Let's start at the conceptual level. If we think of Hospitals, Clinics, Schools, and Universities as classes of subject matter entities, is there a superclass that generalizes all of them? There probably is. I'm not going to try to tell you what it is, because I don't understand your subject matter as well as you do. But I'm going to proceed as if we can call all of them "Institutions", and treat each of the four as subclasses of Institutions.
As other responders have noted, class/subclass extension and inheritance are not built into most relational database systems. But there is plenty of assistance, if you know the right buzzwords. What follows is intended to teach you the buzzwords, in database lingo. Here is a summary of the buzzwords coming: "ER Generalization", "ER Specialization", "Single Table Inheritance", "Class Table Inheritance", "Shared Primary Key".
Staying at the conceptual level, ER modeling is a good way of understanding the data at a conceptual level. In ER modeling, there is a concept, "ER Generalization", and a counterpart concept "ER Specialization" that parallel the thought process I just presented above as "superclass/subclass". ER Specialization tells you how to diagram subclasses, but it doesn't tell you how to implement them.
Next we move down from the conceptual level to the logical level. We express the data in terms of relations or, if you will, SQL tables. There are a couple of techniques for implementing subclasses. One is called "Single Table Inheritance". The other is called "Class Table Inheritance". In connection with Class table inheritance, there is another technique that goes by the name "Shared primary Key".
Going forward in your case with class table inheritance, we first design a table called "Institutions", with an Id field, a name field, and all of the fields that pertain to institutions, no matter which of the four kinds they are. Things like mailing address fields, for instance. Again, you understand your data better than I do, and you can find fields that are in all four of your existing tables. We populate the id field in the usual way.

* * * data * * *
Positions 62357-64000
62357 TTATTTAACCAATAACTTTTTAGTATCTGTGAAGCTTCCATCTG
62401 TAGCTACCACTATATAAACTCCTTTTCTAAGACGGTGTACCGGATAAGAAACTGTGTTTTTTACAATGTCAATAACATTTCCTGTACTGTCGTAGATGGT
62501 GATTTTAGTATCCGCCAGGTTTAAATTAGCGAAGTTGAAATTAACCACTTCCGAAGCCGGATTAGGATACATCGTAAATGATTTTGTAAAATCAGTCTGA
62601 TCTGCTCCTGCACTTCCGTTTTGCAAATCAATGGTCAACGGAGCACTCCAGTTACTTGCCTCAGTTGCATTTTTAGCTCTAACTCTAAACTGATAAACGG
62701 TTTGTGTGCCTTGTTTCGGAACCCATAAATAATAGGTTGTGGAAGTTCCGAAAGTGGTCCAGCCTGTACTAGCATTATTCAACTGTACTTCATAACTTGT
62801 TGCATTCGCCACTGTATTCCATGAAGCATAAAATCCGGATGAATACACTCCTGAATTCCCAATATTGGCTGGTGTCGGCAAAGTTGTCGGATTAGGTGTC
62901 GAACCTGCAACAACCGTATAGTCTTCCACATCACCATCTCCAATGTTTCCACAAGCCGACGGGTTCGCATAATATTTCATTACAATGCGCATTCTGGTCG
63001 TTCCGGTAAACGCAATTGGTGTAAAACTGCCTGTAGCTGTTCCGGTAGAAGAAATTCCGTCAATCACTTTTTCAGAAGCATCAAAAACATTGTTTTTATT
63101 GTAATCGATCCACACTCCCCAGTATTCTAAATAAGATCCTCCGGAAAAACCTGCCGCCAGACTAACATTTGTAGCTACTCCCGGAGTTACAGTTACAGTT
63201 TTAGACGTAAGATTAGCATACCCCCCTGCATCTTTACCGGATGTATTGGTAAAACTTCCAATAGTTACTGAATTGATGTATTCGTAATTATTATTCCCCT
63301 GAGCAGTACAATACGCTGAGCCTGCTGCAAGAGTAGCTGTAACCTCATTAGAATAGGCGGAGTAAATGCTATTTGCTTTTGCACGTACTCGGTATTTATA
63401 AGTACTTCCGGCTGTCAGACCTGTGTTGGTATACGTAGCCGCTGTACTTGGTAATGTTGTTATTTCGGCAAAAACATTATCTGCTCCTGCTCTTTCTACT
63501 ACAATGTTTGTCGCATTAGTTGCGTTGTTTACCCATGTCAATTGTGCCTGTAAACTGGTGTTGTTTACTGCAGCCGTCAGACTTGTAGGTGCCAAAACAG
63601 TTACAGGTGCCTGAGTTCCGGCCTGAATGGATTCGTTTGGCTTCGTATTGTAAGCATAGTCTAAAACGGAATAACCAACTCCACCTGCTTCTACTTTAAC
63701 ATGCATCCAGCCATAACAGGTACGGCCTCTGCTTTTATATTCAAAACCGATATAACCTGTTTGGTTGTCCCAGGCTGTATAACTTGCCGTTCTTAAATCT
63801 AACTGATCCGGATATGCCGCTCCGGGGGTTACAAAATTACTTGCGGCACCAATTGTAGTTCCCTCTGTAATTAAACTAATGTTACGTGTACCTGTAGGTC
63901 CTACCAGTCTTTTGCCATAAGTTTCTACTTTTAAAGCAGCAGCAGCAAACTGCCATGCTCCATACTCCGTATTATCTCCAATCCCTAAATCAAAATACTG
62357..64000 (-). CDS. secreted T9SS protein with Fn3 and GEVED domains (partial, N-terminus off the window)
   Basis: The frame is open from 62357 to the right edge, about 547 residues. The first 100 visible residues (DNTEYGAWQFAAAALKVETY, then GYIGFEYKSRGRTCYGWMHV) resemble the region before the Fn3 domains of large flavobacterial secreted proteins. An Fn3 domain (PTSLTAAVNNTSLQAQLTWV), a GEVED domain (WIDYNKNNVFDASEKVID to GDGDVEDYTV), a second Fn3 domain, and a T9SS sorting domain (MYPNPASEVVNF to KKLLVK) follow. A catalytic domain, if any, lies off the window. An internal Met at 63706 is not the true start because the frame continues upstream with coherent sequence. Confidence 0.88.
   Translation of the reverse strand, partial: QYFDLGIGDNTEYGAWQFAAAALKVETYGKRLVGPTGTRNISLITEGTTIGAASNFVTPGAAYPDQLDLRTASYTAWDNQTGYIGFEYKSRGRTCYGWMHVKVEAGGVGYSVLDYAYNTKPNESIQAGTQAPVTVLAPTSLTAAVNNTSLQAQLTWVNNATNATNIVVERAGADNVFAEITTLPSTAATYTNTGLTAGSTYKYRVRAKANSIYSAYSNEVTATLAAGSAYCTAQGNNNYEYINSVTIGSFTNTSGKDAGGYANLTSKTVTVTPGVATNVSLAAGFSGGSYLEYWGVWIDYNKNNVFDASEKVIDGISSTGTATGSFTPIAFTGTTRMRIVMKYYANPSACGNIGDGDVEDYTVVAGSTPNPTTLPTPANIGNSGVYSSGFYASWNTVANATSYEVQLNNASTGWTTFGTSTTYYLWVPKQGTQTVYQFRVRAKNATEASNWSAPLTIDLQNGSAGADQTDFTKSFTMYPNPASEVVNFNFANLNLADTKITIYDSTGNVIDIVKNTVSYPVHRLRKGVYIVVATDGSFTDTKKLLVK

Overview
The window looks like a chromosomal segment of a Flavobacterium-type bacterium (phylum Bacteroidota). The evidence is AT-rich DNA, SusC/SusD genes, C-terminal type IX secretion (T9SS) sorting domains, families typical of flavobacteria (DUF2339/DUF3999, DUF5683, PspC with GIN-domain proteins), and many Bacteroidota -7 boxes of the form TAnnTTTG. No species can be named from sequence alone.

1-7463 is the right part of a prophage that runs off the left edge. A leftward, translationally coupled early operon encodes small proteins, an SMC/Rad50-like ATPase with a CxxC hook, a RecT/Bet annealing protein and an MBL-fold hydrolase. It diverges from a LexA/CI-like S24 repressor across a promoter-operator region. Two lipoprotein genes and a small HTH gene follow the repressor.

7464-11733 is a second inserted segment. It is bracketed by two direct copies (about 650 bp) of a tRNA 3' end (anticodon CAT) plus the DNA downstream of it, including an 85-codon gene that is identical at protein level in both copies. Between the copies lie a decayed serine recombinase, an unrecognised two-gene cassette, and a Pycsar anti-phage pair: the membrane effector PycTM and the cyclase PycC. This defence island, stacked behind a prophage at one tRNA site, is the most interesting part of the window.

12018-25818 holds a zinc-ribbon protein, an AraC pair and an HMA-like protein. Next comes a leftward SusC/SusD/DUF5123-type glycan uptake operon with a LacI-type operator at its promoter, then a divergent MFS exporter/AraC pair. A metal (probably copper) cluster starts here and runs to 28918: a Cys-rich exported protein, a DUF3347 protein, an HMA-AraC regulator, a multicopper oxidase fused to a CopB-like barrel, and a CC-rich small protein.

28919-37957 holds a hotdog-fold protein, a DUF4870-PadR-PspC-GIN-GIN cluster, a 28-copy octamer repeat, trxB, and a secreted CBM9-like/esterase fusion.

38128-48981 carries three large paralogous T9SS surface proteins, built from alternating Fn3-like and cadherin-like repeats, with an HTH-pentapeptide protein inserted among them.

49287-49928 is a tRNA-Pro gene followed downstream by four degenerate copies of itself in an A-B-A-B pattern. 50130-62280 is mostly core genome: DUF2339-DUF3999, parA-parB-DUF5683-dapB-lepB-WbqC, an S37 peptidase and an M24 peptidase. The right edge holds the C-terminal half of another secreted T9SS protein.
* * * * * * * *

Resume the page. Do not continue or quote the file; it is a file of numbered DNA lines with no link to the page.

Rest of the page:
Next we design four tables called "Hospitals", "Clinics", "Schools", and "Universities". These will contain an id field, plus all of the data fields that pertain only to that kind of institution. For instance, a hospital might have a "bed capacity". Again, you understand your data better than I do, and you can figure these out from the fields in your existing tables that didn't make it into the Institutions table.
This is where "shared primary key" comes in. When a new entry is made into "Institutions", we have to make a new parallel entry into one of four specialized subclass tables. But we don't use some sort of autonumber feature to populate the id field. Instead, we put a copy of the id field from the "Institutions" table into the id field of the subclass table.
This is a little work, but the benefits are well worth the effort. Shared primary key enforces the one-to-one nature of the relationship between subclass entries and superclass entries. It makes joining superclass data and subclass data simple, easy, and fast. It eliminates the need for a special field to tell you which subclass a given institution belongs in.
And, in your case, it provides a handy answer to your original question. The foreign key you were originally asking about is now always a foreign key to the Institutions table. And, because of the magic of shared-primary-key, the foreign key also references the entry in the appropriate subclass table, with no extra work.
You can create four views that combine institution data with each of the four subclass tables, for convenience.
Look up "ER Specialization", "Class Table Inheritance", "Shared Primary Key", and maybe "Single Table Inheritance" on the web, and here in SO. There are tags for most of these concepts or techniques here in SO.